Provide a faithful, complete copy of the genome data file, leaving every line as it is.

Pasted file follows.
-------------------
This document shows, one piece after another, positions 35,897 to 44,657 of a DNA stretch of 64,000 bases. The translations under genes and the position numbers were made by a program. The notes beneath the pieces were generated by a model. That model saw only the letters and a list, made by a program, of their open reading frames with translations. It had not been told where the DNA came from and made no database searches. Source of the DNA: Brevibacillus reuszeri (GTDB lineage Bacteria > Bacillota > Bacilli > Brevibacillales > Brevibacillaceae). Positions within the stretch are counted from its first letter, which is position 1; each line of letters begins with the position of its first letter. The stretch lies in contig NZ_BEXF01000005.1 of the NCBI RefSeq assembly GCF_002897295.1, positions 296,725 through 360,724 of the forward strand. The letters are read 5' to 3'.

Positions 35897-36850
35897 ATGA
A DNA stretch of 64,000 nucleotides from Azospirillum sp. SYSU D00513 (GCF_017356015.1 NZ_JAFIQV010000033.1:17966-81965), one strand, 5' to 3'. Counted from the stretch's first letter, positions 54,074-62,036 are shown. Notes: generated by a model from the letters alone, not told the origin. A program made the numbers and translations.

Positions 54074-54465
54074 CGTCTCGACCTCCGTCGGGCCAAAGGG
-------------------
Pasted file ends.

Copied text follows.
This document shows, one piece after another, positions 35,897 to 44,657 of a DNA stretch of 64,000 bases. The translations under genes and the position numbers were made by a program. The notes beneath the pieces were generated by a model. That model saw only the letters and a list, made by a program, of their open reading frames with translations. It had not been told where the DNA came from and made no database searches. Source of the DNA: Brevibacillus reuszeri (GTDB lineage Bacteria > Bacillota > Bacilli > Brevibacillales > Brevibacillaceae). Positions within the stretch are counted from its first letter, which is position 1; each line of letters begins with the position of its first letter. The stretch lies in contig NZ_BEXF01000005.1 of the NCBI RefSeq assembly GCF_002897295.1, positions 296,725 through 360,724 of the forward strand. The letters are read 5' to 3'.

Positions 35897-36850
35897 ATGA
A DNA stretch of 64,000 nucleotides from Azospirillum sp. SYSU D00513 (GCF_017356015.1 NZ_JAFIQV010000033.1:17966-81965), one strand, 5' to 3'. Counted from the stretch's first letter, positions 54,074-62,036 are shown. Notes: generated by a model from the letters alone, not told the origin. A program made the numbers and translations.

Positions 54074-54465
54074 CGTCTCGACCTCCGTCGGGCCAAAGGG